SYDNEY -  Luxembourg's Gilles Muller broke through for his first career ATP World Tour title with a straight sets win over Britain's Daniel Evans in the Sydney International final on Saturday.

Left-hander Muller, 33, one of the Tour's biggest servers, finished too strongly for the 67th-ranked Evans, winning 7-6 (7/5), 6-2 in 88 minutes. He finally claimed a title after 17 years on the circuit with his victory continuing his impressive record of consistency in Sydney after reaching the semi-finals in the past two years.

Muller at 34 was the highest-ranked player in the top 50 without a tournament title after losing in five finals, including two last season, both on grass in 's-Hertogenbosch and Newport. Muller, who was handed his winner's trophy by Australian Grand Slam great Rod Laver, became emotional and broke down in tears during his victory speech at the presentation ceremony.

"What a night! I've waited a long time for this," he said. "It just means so much to me to win this tournament in front of my wife and boys." Muller later told reporters: "It means a lot. I was waiting a long time. I played my first final in 2004. We are in 2017 and I waited 13 years to win my first title. I'm just very happy.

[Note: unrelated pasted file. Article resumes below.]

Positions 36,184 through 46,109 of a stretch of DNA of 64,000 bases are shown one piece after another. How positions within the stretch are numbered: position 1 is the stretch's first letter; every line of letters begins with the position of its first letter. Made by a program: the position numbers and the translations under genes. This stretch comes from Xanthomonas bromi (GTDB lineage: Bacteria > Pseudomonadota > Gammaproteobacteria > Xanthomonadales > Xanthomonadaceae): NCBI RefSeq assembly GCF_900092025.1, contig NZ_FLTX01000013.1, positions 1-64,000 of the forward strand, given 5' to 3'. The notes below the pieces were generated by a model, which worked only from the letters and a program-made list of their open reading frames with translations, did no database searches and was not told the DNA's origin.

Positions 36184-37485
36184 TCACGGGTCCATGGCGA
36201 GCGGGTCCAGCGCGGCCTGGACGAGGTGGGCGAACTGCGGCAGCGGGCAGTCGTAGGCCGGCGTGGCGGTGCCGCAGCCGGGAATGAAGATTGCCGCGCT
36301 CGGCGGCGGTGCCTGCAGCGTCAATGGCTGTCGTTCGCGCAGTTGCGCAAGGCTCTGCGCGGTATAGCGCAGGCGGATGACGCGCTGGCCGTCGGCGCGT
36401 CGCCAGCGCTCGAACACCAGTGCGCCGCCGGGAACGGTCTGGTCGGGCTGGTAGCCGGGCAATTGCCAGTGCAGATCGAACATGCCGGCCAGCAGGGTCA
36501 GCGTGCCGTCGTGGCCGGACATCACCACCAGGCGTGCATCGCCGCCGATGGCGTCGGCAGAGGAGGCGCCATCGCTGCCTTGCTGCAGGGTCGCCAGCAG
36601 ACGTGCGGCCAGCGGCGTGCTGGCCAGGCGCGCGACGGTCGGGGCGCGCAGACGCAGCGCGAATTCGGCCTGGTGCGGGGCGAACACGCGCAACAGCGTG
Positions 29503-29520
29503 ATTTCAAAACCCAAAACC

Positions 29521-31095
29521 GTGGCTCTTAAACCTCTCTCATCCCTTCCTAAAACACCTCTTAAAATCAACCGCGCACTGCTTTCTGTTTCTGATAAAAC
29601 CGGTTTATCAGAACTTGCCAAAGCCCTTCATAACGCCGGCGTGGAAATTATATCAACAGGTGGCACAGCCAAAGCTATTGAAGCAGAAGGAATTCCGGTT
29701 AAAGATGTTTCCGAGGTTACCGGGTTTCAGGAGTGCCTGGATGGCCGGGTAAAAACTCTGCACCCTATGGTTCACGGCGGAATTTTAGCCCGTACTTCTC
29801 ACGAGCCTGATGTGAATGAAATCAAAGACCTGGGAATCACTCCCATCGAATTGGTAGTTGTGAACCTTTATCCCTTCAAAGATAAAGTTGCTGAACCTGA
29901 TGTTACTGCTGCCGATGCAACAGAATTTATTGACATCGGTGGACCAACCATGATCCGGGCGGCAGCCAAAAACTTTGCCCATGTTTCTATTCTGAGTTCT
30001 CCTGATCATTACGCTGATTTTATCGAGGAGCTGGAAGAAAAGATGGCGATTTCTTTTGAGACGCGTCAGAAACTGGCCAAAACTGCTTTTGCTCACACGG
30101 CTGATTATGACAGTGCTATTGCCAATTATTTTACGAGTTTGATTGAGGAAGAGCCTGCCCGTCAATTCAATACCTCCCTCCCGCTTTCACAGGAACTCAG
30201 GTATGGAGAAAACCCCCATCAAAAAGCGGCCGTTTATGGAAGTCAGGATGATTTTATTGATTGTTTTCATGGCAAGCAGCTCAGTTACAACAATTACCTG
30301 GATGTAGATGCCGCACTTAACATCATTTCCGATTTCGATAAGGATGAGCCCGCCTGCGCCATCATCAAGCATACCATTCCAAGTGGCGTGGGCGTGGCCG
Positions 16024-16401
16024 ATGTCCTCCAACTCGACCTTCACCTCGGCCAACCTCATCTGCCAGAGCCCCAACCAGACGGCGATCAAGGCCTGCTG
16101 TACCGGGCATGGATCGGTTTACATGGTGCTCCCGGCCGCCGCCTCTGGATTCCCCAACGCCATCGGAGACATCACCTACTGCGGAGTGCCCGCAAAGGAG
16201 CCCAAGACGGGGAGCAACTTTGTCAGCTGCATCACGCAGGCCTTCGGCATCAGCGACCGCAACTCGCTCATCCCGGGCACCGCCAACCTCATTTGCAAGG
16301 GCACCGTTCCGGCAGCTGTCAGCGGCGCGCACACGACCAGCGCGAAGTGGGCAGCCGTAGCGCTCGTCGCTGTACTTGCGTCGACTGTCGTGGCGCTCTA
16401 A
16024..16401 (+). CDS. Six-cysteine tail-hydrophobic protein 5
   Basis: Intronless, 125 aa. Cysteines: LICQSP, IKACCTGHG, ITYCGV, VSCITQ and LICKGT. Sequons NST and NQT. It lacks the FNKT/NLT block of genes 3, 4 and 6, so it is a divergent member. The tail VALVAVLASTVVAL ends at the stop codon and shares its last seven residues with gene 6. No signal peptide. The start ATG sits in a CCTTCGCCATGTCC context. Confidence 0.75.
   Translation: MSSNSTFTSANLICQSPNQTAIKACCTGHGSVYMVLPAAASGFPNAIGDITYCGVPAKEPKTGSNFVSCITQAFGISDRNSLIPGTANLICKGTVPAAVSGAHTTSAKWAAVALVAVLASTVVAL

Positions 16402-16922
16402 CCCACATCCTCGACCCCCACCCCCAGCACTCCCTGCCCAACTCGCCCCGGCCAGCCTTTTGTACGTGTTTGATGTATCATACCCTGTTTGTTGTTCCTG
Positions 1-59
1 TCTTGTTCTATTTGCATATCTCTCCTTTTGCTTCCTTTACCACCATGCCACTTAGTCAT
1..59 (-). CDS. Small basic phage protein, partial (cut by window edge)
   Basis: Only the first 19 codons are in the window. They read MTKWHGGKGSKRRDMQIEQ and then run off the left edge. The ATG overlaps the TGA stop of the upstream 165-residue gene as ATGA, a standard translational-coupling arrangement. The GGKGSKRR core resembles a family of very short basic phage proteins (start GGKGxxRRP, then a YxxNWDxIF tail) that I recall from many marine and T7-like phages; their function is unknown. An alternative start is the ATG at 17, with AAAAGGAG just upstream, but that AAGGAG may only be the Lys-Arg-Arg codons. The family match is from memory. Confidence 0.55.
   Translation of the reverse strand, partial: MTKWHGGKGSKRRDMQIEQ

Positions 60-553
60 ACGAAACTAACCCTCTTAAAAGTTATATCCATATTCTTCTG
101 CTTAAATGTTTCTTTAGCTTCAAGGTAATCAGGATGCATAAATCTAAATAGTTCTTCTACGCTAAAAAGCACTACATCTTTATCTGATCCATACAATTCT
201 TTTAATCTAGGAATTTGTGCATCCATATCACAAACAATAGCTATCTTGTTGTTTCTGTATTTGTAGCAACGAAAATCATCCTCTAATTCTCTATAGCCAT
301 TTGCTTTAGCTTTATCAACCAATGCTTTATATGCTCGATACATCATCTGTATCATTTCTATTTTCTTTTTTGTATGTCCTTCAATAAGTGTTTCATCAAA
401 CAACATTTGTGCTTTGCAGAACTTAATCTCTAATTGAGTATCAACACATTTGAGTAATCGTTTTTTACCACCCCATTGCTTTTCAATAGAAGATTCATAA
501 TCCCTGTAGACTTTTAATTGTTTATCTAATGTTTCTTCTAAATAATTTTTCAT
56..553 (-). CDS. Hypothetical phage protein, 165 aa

"For the past two or three years, it was probably my biggest goal to win a title. I always dreamed of that, and I was so close last year. So I was very scared and worried that I was going to be one of those players that maybe would never win a title. Everything that happened tonight was like in a movie. Rod Laver there, standing on centre court with the trophy, my kids in the stands, I can't ask for more."

Evans saved two set points before the opening set went to a tiebreaker. Muller took the set with a forehand winner and a smash and then got a double-break to control the second set and cruise to victory. Evans, who knocked out the top seed Austria's Dominic Thiem in the quarter-finals, was bidding to become the first British singles champion in Sydney since Tim Henman in 1997.

"He served too good. Obviously the first-set tiebreak was a big one," Evans said. "It would have been tough for him to regain focus and go again if I'd won the first set, but I didn't. He was good front runner. I couldn't get anywhere near his serve."